Horse Side Vet Guide ®

Equine Health Resource

Lump, Bump, Growth on Sheath or Penis

Code Orange - Call Your Vet at Their First Available Office Hours

Code Yellow - Contact Your Vet at Your Convenience for an Appointment

Code Orange - Call Your Vet at Their First Available Office Hours

  • If the swelling is large, painful or growing rapidly.

Code Yellow - Contact Your Vet at Your Convenience for an Appointment

  • If you consider this a chronic and relatively mild problem that is not changing rapidly.

A horse’s penis and sheath may develop a variety of lumps, bumps or growths. This is especially common in older horses. A bumpy mass within the sheath may merely be an accumulation of smegma, the pasty material naturally produced by the sheath. Smegma usually is dark gray to black, but in pink-skinned horses it can be orange to pink.

Accumulation of smegma at the end of the penis, a “bean”, is removed during a routine sheath cleaning. Lumps and bumps felt within the mass of the sheath can also be tumors. The most common of these are melanomas (in gray horses) or squamous cell carcinoma in lightly pigmented horses.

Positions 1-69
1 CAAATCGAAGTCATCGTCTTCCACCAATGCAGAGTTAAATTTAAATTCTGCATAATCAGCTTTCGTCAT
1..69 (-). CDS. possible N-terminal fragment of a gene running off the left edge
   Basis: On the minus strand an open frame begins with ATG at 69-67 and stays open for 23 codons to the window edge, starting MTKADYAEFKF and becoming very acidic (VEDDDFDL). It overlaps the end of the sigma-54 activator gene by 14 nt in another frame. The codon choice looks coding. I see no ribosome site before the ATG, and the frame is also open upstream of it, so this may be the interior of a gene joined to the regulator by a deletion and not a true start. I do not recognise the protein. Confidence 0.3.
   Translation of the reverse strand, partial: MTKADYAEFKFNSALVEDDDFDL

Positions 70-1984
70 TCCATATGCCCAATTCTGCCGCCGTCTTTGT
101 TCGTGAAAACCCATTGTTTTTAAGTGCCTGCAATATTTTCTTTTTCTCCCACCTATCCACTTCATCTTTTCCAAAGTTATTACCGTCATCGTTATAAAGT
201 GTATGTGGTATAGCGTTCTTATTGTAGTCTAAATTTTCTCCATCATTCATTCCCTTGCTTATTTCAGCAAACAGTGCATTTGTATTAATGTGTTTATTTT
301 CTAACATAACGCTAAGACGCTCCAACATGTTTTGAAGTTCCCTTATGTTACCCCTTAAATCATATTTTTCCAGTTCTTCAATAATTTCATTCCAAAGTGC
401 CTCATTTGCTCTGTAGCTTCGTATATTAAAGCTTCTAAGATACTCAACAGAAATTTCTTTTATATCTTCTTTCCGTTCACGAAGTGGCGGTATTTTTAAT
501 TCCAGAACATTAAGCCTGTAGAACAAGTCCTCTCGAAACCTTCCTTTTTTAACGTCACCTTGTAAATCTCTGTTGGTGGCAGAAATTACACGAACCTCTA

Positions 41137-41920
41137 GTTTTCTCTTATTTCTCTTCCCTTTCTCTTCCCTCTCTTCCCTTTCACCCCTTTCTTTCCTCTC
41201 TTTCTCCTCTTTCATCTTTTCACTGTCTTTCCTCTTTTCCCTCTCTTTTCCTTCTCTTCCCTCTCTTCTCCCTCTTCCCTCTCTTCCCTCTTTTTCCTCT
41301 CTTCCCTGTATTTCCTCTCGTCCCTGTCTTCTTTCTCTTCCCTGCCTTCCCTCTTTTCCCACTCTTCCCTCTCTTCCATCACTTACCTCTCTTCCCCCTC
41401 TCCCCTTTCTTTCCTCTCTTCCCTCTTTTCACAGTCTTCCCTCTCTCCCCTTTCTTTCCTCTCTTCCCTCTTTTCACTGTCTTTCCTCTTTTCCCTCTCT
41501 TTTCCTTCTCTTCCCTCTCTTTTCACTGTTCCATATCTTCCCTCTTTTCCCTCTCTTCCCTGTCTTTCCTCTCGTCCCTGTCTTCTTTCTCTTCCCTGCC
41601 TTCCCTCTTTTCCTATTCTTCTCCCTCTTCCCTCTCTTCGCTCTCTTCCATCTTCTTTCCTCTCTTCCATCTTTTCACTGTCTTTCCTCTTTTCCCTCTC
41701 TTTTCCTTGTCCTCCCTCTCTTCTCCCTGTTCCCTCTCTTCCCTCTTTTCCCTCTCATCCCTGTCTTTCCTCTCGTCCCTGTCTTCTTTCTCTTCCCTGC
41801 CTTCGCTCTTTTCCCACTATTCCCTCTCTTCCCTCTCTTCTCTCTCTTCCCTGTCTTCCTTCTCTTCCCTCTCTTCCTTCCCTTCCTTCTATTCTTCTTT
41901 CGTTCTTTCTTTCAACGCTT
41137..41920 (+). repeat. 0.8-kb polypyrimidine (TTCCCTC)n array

WHAT TO DO

Assess your horse’s general health using the Whole Horse Exam (WHE). Also assess the penis and sheath as well as you can and share your findings and concerns with your vet. If you normally clean your horse’s sheath, then do so. A photo of a growth may be helpful to your vet to determine the urgency of an exam.

WHAT YOUR VET DOES

Routine veterinary inspection of this area is important because tumors and other disease of the sheath are relatively common, especially in older horses. Vets often tranquilize horses before cleaning their sheath to relax the penis and make the process easier. Tranquilization allows much better visualization of the penis and sheath.

Author: Doug Thal DVM Dipl. ABVP

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